Penn State sex abuse scandal: Why didn't anyone call the cops?
The explosive grand jury report found that at least eight people at Penn State had either witnessed former coach Jerry Sandusky molesting children, or been told that others had witnessed abuse. And yet, it seems, not one of them informed law enforcement authorities.
All states have laws compelling "mandatory reporters" - including teachers and other school personnel, social workers, physicians and child care providers - to report child abuse to authorities. According to the Department of Health and Human Services, 47 states impose penalties for failing to report child abuse, with 39 of those states classifying the offense as a misdemeanor.
But according to several experts, the two Penn State administrators who have been charged with failing to report what they had learned about Sandusky are among only a few who have been charged with the crime in years.
Frank Cervone, executive director of the Support Center for Child Advocates, told Crimesider he can think of only two other cases where someone was charged with failure to report. One is the ongoing case of Kansas City, Mo. bishop Robert W. Finn, the clergyman charged in connection with the Catholic Church sex abuse scandal; the other is the 1994 case of a Philadelphia doctor who was accused of not reporting suspected physical abuse of his minor patient.
Scott Berkowitz, President of the Rape, Abuse and Incest National Network (RAINN), was similarly unable to recall other cases.
Neither could Howard Davidson, the director of the American Bar Association's Center on Children and the Law. However, Davidson says "I have to believe people are prosecuting failure to report," but because there is no national data on the offense or its prosecution, no one knows how often or under what circumstances.
"In almost every state failure to report is a misdemeanor, which sends a big, loud message that we're not going to take this seriously as a crime," says Berkowitz. "Civil suits, on the other hand, have made institutions pay attention. [For now] big judgments seem to be more effective than fear of running afoul of these misdemeanors."
In Pennsylvania, where former Penn State athletic director Tim Curley and senior vice president for finance and business Gary Schultz have been charged, failing to report child abuse doesn't even rise to the level of a crime for the first violation, says Cervone.
As Curley's attorney Caroline Roberto reportedly put it at her client's arraignment Monday, the charge amounts to nothing more than a "speeding ticket."
That may not be the case for long, however. On Thursday, Pennsylvania State Rep. Kevin Boyle (D-Philadelphia) announced he plans to introduce legislation that would mandate that people who witness abuse must report it to legal authorities, not just their supervisor.
"In light of the alleged child sex abuse scandal at Pennsylvania State University, it is clear that a loophole exists in our law," Boyle said in a statement. "My legislation would close that loophole by requiring those who are aware of the abuse to report it to law enforcement authorities, rather than simply following an in-house chain of command."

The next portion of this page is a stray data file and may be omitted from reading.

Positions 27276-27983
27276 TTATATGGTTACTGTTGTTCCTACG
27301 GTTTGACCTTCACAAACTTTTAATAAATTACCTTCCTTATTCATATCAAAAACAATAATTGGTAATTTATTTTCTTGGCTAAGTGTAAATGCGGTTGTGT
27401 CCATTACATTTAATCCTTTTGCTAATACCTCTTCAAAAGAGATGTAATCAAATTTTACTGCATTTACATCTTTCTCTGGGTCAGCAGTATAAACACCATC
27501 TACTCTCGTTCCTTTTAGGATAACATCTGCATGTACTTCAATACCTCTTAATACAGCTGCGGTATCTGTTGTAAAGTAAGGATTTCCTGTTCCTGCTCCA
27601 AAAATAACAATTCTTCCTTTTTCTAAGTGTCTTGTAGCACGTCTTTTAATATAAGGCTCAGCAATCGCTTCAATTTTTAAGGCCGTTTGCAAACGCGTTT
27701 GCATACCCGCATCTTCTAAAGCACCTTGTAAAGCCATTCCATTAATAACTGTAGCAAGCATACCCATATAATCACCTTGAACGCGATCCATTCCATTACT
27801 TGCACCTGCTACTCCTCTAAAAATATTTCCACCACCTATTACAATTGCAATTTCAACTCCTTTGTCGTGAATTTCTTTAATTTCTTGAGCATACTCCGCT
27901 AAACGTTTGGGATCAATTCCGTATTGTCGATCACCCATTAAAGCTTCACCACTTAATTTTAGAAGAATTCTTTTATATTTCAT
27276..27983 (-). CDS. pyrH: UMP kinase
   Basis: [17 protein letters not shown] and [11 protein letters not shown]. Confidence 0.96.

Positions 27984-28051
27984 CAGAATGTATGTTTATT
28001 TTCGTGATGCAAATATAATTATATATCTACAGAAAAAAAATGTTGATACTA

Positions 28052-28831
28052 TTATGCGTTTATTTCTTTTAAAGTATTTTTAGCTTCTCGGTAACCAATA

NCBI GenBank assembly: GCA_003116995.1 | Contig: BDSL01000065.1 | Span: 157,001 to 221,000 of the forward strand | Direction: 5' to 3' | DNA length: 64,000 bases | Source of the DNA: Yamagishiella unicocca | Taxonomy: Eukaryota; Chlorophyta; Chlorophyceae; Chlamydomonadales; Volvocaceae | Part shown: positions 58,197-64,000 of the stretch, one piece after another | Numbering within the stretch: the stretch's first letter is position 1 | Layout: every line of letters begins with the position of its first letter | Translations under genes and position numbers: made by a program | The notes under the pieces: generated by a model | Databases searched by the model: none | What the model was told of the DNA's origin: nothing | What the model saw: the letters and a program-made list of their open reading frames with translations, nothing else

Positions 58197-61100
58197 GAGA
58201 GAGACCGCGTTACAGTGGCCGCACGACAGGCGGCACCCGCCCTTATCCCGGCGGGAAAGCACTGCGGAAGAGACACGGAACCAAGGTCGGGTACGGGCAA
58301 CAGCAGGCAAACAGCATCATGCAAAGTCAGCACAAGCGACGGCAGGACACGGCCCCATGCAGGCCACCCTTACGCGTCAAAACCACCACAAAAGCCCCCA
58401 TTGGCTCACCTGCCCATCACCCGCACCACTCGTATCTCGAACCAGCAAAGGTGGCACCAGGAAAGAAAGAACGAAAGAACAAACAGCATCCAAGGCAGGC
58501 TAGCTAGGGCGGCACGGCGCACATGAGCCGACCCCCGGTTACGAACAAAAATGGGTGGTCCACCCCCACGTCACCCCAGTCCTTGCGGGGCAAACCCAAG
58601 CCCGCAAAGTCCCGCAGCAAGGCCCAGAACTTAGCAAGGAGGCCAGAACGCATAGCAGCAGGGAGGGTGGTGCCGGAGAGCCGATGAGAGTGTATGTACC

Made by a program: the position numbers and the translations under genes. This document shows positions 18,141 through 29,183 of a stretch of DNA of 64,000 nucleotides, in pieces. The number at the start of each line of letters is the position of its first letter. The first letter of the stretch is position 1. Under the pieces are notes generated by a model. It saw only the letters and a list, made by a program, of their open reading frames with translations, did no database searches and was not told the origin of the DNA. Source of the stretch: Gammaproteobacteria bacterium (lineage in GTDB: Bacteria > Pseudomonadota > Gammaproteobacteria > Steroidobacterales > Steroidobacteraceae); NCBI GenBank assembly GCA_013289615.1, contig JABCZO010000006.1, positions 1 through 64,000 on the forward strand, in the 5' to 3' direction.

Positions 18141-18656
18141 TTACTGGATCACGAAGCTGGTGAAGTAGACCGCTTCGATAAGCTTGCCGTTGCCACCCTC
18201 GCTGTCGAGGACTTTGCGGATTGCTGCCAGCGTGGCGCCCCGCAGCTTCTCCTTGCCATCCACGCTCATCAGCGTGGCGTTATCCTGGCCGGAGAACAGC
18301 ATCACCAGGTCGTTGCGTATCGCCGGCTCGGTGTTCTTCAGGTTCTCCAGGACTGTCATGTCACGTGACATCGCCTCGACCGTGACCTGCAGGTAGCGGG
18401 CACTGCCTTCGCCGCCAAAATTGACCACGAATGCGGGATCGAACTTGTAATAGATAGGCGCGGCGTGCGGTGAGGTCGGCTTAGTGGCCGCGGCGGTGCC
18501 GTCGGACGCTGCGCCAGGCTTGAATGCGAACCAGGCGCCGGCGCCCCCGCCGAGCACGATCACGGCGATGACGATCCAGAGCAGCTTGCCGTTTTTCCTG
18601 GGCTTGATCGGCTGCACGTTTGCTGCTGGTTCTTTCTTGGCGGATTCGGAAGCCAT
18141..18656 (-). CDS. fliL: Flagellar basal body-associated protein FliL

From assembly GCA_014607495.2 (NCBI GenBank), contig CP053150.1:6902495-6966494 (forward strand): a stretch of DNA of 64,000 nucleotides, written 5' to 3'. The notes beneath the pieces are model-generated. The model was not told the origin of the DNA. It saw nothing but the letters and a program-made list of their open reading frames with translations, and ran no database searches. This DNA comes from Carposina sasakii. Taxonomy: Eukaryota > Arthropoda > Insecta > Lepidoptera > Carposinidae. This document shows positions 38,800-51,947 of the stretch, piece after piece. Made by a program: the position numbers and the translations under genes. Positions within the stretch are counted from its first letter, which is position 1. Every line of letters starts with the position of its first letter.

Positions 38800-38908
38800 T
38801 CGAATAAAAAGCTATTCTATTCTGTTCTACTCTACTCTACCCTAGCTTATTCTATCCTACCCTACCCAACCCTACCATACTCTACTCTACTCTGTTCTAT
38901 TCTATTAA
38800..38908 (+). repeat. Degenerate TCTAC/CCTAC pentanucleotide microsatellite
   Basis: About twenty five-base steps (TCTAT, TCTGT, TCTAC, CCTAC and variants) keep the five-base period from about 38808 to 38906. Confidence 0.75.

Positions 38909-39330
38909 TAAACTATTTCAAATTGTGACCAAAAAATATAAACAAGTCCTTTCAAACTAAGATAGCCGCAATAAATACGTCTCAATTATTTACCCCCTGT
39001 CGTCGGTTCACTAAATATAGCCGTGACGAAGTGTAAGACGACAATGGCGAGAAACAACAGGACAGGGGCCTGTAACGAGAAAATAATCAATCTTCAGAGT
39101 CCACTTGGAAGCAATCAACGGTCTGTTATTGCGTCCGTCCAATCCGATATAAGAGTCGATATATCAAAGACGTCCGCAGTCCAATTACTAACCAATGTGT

Maureen Farrell-Stevenson, the director of the National Association of Counsel for Children, says that the Penn State case is likely to prompt legislators all over the country to take a look at their reporting laws and "see if they are adequate."
According to Cervone, head of the Support Center for Child Advocates, Pennsylvania has actually addressed this issue before. In 2006, after revelations about how the Catholic Church covered up abuse within its ranks chilled the public, the legislature amended the state's mandatory reporting law.
Before the new law went into effect in 2007, Cervone explains, "In order to trigger the duty to report, a child had to actually come before the reporter who was dealing with the child in a 'professional capacity.' But the scenario that happened over and over was that a parent would hear from their child that a pastor touched them, and then go to another pastor and say this is what my child told me. But then the pastor didn't have to report because the child didn't go before him directly."
"The mind of the original statute," continues Cervone, "was we're not going to cause a duty to report with strictly heresay information, but the legislature saw this as a silly farce," and in 2006 passed a law that eliminated the language mandating that a child come before you. The new law, says Cervone, requires that anyone in an organization with reasonable cause to suspect child abuse must report their concerns to state authorities.
Still, because Curley and Schultz are charged with failing to report crimes that allegedly occurred in 2002, Cervone believes that their defense will be that they are not mandatory reporters because the abused child didn't actually come before them.
"When people don't report suspicions of abuse, it's terrible for the victims," says Berkowitz, the president of RAINN. "Abusers often get their victims not to tell by convincing them that no one will believe you. Any victim looking now at how [the leaders at Penn State] reacted may think, 'my abuser was right, no one does care.'"
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